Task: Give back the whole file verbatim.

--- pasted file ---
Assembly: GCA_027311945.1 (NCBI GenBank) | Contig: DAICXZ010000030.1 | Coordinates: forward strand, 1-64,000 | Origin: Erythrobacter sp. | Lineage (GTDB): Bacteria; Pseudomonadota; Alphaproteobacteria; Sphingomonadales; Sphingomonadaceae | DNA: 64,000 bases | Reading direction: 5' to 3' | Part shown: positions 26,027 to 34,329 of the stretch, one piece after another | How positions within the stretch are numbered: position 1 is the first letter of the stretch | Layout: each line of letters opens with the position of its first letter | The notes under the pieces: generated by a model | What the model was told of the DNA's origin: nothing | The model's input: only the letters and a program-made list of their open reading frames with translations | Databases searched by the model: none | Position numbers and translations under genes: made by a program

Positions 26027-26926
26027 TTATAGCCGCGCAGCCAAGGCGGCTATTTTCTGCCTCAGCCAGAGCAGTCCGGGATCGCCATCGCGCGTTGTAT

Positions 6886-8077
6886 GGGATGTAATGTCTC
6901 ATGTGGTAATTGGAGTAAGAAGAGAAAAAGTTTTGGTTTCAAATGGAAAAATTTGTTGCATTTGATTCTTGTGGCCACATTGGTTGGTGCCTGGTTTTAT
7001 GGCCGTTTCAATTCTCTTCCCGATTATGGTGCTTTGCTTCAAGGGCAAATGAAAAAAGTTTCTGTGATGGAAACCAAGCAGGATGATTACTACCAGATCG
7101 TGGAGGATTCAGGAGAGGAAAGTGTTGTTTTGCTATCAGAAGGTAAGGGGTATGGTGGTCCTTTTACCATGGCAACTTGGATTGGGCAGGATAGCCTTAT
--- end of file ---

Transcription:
Assembly: GCA_027311945.1 (NCBI GenBank) | Contig: DAICXZ010000030.1 | Coordinates: forward strand, 1-64,000 | Origin: Erythrobacter sp. | Lineage (GTDB): Bacteria; Pseudomonadota; Alphaproteobacteria; Sphingomonadales; Sphingomonadaceae | DNA: 64,000 bases | Reading direction: 5' to 3' | Part shown: positions 26,027 to 34,329 of the stretch, one piece after another | How positions within the stretch are numbered: position 1 is the first letter of the stretch | Layout: each line of letters opens with the position of its first letter | The notes under the pieces: generated by a model | What the model was told of the DNA's origin: nothing | The model's input: only the letters and a program-made list of their open reading frames with translations | Databases searched by the model: none | Position numbers and translations under genes: made by a program

Positions 26027-26926
26027 TTATAGCCGCGCAGCCAAGGCGGCTATTTTCTGCCTCAGCCAGAGCAGTCCGGGATCGCCATCGCGCGTTGTAT

Positions 6886-8077
6886 GGGATGTAATGTCTC
6901 ATGTGGTAATTGGAGTAAGAAGAGAAAAAGTTTTGGTTTCAAATGGAAAAATTTGTTGCATTTGATTCTTGTGGCCACATTGGTTGGTGCCTGGTTTTAT
7001 GGCCGTTTCAATTCTCTTCCCGATTATGGTGCTTTGCTTCAAGGGCAAATGAAAAAAGTTTCTGTGATGGAAACCAAGCAGGATGATTACTACCAGATCG
7101 TGGAGGATTCAGGAGAGGAAAGTGTTGTTTTGCTATCAGAAGGTAAGGGGTATGGTGGTCCTTTTACCATGGCAACTTGGATTGGGCAGGATAGCCTTAT